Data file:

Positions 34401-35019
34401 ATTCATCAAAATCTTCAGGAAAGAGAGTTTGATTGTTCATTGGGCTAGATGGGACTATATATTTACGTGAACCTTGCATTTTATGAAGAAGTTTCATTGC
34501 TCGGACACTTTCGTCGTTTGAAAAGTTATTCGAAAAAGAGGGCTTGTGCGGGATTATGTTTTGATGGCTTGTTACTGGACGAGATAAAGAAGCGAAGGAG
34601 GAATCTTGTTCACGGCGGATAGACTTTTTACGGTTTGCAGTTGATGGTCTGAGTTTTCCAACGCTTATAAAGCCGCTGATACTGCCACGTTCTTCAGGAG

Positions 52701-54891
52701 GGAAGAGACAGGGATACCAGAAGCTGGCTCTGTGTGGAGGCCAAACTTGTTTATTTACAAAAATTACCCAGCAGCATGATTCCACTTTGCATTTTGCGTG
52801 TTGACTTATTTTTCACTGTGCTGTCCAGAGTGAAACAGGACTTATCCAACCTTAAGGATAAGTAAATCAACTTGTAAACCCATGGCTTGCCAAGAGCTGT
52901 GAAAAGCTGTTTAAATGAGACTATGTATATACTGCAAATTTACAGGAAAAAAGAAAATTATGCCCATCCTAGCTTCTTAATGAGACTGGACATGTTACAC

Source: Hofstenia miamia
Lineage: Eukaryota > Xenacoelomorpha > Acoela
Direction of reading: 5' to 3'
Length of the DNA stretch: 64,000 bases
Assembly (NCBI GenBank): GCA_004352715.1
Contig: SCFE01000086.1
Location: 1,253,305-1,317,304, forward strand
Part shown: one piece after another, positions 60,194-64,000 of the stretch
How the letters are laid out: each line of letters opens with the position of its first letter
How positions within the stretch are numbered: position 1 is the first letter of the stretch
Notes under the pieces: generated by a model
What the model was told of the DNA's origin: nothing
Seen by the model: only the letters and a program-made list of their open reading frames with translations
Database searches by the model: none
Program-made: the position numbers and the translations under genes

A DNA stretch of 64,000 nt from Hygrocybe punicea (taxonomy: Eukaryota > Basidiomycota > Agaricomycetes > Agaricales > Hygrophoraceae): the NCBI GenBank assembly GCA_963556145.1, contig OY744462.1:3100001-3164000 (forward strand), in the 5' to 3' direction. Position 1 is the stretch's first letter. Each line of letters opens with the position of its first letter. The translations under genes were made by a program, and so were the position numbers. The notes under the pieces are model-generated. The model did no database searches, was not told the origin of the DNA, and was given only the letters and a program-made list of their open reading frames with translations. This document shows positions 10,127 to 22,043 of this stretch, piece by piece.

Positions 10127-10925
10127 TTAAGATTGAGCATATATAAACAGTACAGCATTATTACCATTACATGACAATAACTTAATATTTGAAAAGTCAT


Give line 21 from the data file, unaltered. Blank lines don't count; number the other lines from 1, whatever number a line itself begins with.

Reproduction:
Seen by the model: only the letters and a program-made list of their open reading frames with translations